I Enjoyed I Am not A Witch

Last weekend I joined a few hundred other people in Lusaka at the movies to watch (no, not Black Panther for the fourth time, not a Wrinkle in Time, it’s not on our circuit yet) I Am not A Witch. The movie is directed by a Zambian-Welsh Rungano Nyoni; it is her second award-winning film, the first being the short film Mwansa the Great, which was released in 2011. I Am not A Witch recently — in 2018 — won a BAFTA Award for Outstanding Debut for a British Writer, Director or Other. This is a big deal!

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My ticket stub for the screening.

I Am not A Witch is a satirical take on witchcraft in Africa — how it’s viewed, how witches are treated. It also deals with, in a not-satirical manner, how women are treated.

The movie tells the story of a young girl, Shula, who is accused of being a witch. The community shuns Shula and she is sent to a witch camp to live with her kind.

We don’t know much about Shula when the story begins, but her isolation and aloneness is palpable. The story unravels to reveal more about Shula but events shape her too.

What did I love about this movie?

  • I think the director has a good eye, she framed the scenes very well.
  • She chose her actors well — many (or all, I’m not 100% sure) were novice actors. Cast members were: Maggie Mulubwa, Gloria Huwiler, Henry B.J. Phiri, and Nancy Murilo, among others. The material wasn’t easy to work with, but I think the actors rose to the occasion and gave wonderful performances. Ms Nyoni chose not to make the actors repeat scenes a great deal, so some mistakes — very tiny mistakes — are noticeable in the film, but the actors carry the story so well, that you’re not caught up on those minor errors. The girl who played Shula was young at the time of shooting, so asking her to remember a great number of lines and then perform actions too might have been quite a bit to ask. Thankfully, Shula’s dialogue was minimal so she concentrated more on the performance. This also worked really well for the story because she is a disconnected child, and it came out in the acting.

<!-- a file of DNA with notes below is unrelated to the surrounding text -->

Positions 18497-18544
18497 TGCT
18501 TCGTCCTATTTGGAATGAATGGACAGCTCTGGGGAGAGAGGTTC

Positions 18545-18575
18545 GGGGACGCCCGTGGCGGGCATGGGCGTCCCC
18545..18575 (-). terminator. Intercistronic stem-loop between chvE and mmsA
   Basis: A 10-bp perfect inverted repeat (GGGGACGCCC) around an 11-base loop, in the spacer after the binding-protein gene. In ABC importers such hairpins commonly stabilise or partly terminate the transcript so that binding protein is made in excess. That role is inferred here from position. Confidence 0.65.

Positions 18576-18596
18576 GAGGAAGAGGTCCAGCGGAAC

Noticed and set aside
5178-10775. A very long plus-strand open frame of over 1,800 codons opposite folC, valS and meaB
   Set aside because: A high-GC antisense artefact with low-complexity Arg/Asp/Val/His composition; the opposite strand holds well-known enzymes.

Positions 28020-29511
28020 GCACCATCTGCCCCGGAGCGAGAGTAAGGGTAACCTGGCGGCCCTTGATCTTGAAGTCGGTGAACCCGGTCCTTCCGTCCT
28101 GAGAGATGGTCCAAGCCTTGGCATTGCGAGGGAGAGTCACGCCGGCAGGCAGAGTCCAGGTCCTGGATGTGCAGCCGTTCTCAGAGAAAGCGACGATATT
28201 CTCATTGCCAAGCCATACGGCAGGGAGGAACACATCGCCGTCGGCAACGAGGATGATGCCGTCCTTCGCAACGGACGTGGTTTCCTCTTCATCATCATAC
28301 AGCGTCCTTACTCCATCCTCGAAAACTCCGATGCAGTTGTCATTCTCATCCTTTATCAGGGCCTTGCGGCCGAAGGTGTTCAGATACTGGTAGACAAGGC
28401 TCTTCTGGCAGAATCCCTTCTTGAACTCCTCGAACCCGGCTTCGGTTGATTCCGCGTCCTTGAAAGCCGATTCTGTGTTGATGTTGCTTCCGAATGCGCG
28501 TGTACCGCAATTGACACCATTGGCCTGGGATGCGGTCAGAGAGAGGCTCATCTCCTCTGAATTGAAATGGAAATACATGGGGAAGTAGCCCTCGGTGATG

• The colour palette worked beautifully. At times I thought the film had this old-ish feel, because there were moments when the colour seemed washed out. It didn’t look bad at all to me, but added depth to the overall picture.
  • Location — honestly, this could have taken place in any African country. The locations were very minimalist, so don’t give away a lot in terms of where the story could be happening. It’s subtle but very clever.  However, there is the scene with the police officer which shows a uniform that we Zambians know is that of the police service.
  • Which brings me to the one thing that I can’t stop thinking about — the only identifier in this movie was language. The dialogue is mostly in Bemba with some Nyanja, and that is the only thing that tells us this is in Zambia. Otherwise, this could be happening in any African country and because some rural communities are so isolated, it’s not such a far-fetched idea that the things happening to Shula and the other women could be real.

I went to see the movie with my mother-in-law and my sister, who both really enjoy the more artistic type of cinema. I think going with people like this helps add to the enjoyment of the film —choose your company well!

The movie only screened for two nights, but hopefully there’ll be opportunity for others to view it on other formats, because it has to be celebrated here in Zambia, not just in Europe and the UK.

Congratulations Rungano! Looking forward to the next one.

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